In today’s entry, we will be finishing up the list of game theory terms.
Real-time vs. Turn-based: In real-time games, the gameplay progresses continuously in step with the game clock. Turn-based games separate gameplay into discrete units or “turns” in which the player can analyze and plan before taking action. In many cases, turn-based games do not have a time limit on how long each player has for a turn. As an example, chess is a turn-based game. Each player has a discrete gameplay unit in which to plan and commit to an action. By contrast, consider a medical game or simulation in which player actions and environmental events happen continuously, without set periods for each side (in this case, the player and the medical environment) to commit to actions. The player will have to deal with changes in the game situation as they happen.
Sequential vs. Simultaneous: This concept is similar to real-time vs. turn-based. In a sequential game, players act in sequence, with knowledge of the opposing players’ previous moves. In contrast, in a simultaneous game, players act at the same time without knowledge of the other players’ actions.
This concept does have a relationship to turn-based games. During a turn, the players’ actions can be sequential or simultaneous. If players act simultaneously within a turn, the game is simultaneously-executed. If the player actions within a turn are sequential, the game is player-alternated.
Symmetric vs. Asymmetric: In a symmetric game, the reward and outcome of using a particular gameplay strategy are dependent only on the gameplay itself, not on who employs the strategy. In asymmetric play, the outcome depends on who is using the strategy. For example, consider a game that splits players up into different roles or “classes.” If a medic or healer character attempts to treat a wound, we might assume that it would be more effective than if a combat specialist made the attempt. This situation is an example of an asymmetric gameplay situation.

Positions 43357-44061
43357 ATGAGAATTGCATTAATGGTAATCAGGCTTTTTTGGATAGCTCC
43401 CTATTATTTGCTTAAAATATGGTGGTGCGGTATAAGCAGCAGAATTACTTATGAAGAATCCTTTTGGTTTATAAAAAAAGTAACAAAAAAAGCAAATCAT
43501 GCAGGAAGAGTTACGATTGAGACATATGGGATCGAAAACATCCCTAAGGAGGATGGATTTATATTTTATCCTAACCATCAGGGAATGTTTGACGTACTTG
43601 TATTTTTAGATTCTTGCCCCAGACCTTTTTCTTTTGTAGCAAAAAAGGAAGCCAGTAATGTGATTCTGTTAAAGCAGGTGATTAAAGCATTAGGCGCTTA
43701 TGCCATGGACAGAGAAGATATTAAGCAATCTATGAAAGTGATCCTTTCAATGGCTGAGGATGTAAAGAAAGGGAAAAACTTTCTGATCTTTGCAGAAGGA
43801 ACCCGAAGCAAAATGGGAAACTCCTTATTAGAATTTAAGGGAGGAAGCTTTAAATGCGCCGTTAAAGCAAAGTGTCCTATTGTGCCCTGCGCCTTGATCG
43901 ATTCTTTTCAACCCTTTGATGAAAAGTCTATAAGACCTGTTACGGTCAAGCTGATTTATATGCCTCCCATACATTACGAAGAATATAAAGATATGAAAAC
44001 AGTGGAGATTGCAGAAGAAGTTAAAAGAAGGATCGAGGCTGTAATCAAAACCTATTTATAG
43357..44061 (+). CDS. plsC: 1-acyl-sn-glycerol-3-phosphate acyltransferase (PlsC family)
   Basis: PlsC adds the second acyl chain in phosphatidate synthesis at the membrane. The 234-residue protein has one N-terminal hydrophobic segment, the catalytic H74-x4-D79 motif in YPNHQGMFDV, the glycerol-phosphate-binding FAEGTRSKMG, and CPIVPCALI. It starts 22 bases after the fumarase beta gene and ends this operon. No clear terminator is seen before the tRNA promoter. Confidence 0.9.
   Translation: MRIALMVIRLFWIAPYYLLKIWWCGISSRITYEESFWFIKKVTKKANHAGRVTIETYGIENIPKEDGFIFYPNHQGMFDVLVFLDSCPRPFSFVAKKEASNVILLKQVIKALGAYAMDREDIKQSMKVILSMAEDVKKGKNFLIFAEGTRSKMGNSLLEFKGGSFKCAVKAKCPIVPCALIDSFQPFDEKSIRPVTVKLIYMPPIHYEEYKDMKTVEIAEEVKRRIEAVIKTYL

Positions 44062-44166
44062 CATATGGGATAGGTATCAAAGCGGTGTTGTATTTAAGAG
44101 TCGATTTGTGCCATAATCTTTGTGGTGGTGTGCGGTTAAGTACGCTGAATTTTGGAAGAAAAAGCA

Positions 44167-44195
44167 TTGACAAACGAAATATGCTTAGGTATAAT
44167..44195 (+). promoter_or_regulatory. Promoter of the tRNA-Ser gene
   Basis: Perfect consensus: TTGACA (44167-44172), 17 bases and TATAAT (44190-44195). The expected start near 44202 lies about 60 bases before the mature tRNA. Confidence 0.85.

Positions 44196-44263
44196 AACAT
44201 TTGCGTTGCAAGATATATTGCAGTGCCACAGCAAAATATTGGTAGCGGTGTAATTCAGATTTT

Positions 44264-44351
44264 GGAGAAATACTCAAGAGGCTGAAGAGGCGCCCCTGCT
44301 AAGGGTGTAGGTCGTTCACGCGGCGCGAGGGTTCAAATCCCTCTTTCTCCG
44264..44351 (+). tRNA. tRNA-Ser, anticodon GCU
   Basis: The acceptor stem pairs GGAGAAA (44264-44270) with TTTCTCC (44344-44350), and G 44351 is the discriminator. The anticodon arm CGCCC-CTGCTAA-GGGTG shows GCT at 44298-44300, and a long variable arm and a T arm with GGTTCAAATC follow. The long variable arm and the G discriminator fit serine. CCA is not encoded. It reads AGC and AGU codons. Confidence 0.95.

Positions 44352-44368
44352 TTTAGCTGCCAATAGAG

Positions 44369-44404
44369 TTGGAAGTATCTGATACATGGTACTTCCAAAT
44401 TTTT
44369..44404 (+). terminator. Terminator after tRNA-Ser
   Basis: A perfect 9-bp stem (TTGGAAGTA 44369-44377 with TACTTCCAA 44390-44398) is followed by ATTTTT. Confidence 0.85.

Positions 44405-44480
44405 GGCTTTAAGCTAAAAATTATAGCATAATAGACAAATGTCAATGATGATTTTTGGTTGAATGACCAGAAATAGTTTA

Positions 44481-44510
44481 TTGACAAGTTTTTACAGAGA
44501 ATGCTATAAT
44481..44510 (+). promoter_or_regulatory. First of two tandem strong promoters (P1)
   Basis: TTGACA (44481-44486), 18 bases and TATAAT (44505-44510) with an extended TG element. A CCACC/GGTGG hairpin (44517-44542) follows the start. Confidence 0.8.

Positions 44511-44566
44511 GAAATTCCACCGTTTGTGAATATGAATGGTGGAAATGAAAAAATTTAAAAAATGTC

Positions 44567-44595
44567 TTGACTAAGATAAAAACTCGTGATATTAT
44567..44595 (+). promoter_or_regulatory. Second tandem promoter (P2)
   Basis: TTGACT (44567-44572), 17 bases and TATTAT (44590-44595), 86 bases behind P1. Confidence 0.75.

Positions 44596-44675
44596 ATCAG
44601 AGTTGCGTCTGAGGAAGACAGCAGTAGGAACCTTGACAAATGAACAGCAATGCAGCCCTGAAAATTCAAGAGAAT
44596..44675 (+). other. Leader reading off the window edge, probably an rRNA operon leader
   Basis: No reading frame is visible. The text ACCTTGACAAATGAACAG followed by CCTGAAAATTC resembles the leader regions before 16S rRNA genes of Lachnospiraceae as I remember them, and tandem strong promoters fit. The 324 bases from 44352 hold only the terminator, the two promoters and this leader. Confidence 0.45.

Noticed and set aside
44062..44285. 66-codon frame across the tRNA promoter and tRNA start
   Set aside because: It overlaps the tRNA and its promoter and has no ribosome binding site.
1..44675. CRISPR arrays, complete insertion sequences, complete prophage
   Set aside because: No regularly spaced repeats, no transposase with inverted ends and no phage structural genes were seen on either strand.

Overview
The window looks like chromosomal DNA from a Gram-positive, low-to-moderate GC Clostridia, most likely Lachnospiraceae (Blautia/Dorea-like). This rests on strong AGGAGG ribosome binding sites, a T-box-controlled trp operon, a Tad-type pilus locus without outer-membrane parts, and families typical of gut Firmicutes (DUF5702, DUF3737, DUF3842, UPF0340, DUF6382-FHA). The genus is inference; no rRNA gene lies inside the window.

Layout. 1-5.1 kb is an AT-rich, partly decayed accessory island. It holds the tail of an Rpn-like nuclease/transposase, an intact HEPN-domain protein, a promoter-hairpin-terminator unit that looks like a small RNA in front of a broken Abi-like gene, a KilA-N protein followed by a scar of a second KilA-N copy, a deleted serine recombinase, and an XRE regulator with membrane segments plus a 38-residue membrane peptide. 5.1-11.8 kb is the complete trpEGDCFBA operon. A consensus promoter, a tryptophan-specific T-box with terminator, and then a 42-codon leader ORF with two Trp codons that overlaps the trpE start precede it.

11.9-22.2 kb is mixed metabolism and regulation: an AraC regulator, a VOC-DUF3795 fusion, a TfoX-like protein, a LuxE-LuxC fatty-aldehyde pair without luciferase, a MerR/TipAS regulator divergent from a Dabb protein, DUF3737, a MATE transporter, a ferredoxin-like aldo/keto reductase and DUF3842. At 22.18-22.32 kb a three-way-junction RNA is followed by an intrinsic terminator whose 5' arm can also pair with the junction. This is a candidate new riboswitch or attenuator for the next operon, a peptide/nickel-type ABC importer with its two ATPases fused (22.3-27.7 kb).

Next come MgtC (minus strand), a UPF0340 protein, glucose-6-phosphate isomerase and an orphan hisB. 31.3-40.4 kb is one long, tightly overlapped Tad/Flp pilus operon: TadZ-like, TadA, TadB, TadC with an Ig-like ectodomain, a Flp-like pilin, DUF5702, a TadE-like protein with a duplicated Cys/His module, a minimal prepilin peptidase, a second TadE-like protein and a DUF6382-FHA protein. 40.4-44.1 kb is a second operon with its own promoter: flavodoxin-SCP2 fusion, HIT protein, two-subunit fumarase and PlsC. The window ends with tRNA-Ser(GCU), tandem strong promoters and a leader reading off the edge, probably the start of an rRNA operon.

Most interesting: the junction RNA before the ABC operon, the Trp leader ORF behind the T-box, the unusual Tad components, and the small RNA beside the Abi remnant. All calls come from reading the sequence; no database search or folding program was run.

This post concludes the overview of different game theory approaches. But how do you decide which concepts to use in your game? There really is no clear-cut set of guidelines to use. The choice really should depend on what you’re trying to accomplish with your game. For example, is the purpose of your game is to give players practice in mission-critical, reflex-oriented situations that require quick thinking, you might be better off with a real-time game, which would be closer to a real-life situation. If your game situation is based on training for a specific role, or practicing team-based work in which each team member has a specialized role, try an asymmetric game. As you can see, each choice has different pros and cons, and there are a variety of ways to implement the concepts for different results in your games.
eLearning March 19th, 2012 Dorothy Phoenix Permalink
Andy Petroski is a co-coordinator of LEEF and Director and Assistant Professor of Learning Technologies at Harrisburg University.
That’s not something you want to hear in chess or in business, unless you’re the one on the right end of the check. What role does learning play in keeping your organization in the game? Do you operate as a Pawn; a necessary component, but with limited options and ability to impact the overall results? Or, do you operate as a Queen with the ability to move in all directions, focused on immediate needs and long-term strategy, with a big impact on the outcome?
Business is changing. Differentiators for long-term success now go well beyond product, price and selling strategy. Successful organizations are collaborative, agile, innovative and constantly learning.